Cost: $20 standard, $18 senior, $10 student
A musical for anyone who ever survived middle school...
Focusing on eight children during their Catholic elementary and high school education in the 1950s, this musical captures the funniest aspects of youthful growing pains and the trying moments of adolescence.
“The audience ... was beside itself with glee.” -Philadelphia Daily News
Eddie Ryan has returned for his 10-year high school reunion. He wanders to the front door of St. Bastion’s Catholic School, reflecting on elementary school days with the nuns, Sister Lee being the toughest of them all. He ponders classes, confession, and life lessons. But, most importantly, he has never forgotten Becky Bakowski, his first love and the main reason he is here.
Flashback to Chicago: 1952.
In second grade, eight children study their catechism lessons, learn about “s-i-n-s,” and experience confession for the first time. Some experience prejudice and forge new friendships from it, and all the children express their true feelings about the nuns. In fifth grade, Sister Lee teaches life lessons, and the children celebrate the “Queen of the May.” Father O’Reilly also teaches them about the “Patron Saints”. In eighth grade, the boys learn about their “Private Parts” and the girls ponder the question “How Far Is Too Far?” Eventually, graduation sends them to high school!
The boys attend St. Patrick Bremmer High School; the girls attend St. Anne’s High School. At a dance mixer, new feelings of love and passion erupt for Eddie Ryan as he sings, “I Must Be In Love.” There is conflict in his relationship with Becky, who has discovered “The Greatest Gift” means something different for her. And, an explosion of pubescent sexual tension gets released by Felix Lindor and the guys who sing of the “Mad Bomber” while Virginia Lear and the girls reply with “We’re Saving Ourselves.”
Return to Chicago: 1972.
Eddie Ryan discovers Sister Lee still rules at St. Bastion’s Catholic School and tries to see if she has any knowledge of Becky Bakowski. Sister Lee provides some important information, all the former classmates return, and, in the end, everyone celebrates by singing “Thank God.”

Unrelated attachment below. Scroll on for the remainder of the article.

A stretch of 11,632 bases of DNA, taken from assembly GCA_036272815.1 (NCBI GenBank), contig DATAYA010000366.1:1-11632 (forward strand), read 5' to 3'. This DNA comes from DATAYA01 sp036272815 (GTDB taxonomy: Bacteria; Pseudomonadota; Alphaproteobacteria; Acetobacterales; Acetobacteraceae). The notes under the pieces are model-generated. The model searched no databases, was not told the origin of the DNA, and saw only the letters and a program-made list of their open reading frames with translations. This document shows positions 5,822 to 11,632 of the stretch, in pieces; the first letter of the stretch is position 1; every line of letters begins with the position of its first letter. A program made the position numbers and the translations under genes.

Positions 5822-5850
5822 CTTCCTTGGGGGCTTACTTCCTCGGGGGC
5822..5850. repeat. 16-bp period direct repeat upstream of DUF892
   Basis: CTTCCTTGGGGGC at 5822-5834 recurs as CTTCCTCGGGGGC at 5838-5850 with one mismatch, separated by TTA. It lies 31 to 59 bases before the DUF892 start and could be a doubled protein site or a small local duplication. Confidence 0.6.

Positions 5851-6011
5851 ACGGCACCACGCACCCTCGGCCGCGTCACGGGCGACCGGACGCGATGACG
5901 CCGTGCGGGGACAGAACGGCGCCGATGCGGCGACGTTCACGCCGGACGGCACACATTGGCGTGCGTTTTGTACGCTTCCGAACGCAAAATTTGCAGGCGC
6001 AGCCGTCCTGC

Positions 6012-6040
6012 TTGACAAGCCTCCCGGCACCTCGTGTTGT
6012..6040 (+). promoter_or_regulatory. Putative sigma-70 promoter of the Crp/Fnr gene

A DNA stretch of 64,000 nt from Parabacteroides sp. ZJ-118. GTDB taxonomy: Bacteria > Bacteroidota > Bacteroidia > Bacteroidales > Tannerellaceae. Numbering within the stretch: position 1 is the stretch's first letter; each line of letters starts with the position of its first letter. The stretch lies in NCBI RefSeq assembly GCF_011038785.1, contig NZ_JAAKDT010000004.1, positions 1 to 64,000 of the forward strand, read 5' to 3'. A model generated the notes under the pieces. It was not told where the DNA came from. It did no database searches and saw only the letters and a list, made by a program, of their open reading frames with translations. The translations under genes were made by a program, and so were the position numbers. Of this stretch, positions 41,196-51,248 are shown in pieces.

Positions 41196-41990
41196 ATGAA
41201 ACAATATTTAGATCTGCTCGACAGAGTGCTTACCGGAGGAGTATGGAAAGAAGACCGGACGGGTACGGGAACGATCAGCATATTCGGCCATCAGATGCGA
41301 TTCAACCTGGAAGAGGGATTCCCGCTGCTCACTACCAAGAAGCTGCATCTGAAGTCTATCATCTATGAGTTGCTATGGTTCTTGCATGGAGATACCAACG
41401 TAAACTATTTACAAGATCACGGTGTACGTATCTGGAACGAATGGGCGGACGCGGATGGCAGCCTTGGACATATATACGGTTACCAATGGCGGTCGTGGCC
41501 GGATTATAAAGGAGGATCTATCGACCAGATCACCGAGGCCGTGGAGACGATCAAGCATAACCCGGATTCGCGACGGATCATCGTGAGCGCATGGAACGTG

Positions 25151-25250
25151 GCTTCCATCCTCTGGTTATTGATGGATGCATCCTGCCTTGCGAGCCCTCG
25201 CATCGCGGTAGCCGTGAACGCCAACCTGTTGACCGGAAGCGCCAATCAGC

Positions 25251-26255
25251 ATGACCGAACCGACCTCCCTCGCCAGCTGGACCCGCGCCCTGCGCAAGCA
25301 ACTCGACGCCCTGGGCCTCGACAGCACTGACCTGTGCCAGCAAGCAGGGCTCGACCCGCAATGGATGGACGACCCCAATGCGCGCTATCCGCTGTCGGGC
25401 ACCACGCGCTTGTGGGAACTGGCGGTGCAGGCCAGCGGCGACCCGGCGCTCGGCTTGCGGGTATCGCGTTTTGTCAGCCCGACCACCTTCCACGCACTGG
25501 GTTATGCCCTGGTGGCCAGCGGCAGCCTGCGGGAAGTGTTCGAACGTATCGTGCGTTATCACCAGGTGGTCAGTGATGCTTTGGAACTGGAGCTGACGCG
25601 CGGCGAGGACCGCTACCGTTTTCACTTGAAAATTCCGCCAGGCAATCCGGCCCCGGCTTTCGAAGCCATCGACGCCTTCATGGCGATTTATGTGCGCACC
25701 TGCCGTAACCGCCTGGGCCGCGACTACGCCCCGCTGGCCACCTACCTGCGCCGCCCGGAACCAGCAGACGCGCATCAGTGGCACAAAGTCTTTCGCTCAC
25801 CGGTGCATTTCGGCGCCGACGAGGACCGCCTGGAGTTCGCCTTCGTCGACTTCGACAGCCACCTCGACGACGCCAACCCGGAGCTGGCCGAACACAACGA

I hope your journey with us will remind you of innocent times, childhood lessons learned, and adult reflections of your own life and times. Sit back, relax, and enjoy Do Black Patent Leather Shoes Really Reflect Up?
Earl D. Weaver, Director/Choreographer
Thank you to Tom Keetch for use of the poster artwork.
Do Black Patent Leather Shoes Really Reflect Up? is a mid-century novelty musical that premiered in Chicago in 1979 and became the city’s longest running show in history. It moved to the Alvin Theatre (currently the Neil Simon Theatre) on Broadway in 1982 where it became a miraculous flop, only playing fifteen previews and five performances total. Although the life of the musical in its heyday was brief, it has maintained a consistent presence in regional and community theaters ever since.
With a story chronicling the uncomfortable development of children who spent their formative years in Catholic school, it is fitting that the title of this musical is a question. The Class of 1962 spent most of this time being told what to think, how to express themselves, and when to confess their indiscretions. Doubt begins to creep into the picture when the catechisms can no longer answer the questions that arise as the kids mature and realize the sheer magnitude of the world around them (especially in the late 1950s and early 1960s when messages of rebellion and revolution were on the rise). Sexual experience, gender expression, and the disconnect between personal appearance and self-worth are approached with caution. Despite existential crises and growing pains, the Church provided a shared experience for these boys and girls that is unmatched in their adult lives and looked upon with awkward fondness: jumping rope in the school yard as the priest yells at the boys to tidy their uniforms, stifling exasperated laughter while running from the nuns, murmured whimpers of fear in line for the confessional. It’s no wonder Eddie returns to his school a decade after graduation. Will the nuns see the discerning man they prayed he would become, or is he still the shy, nervous boy on his first day of class?
Teresa Kilzi, Dramaturg
* UCF student. All cast members are UCF students, with the exceptions of Mr. Brotherton and Ms. Ingram.
† Appears courtesy of Actors’ Equity Association.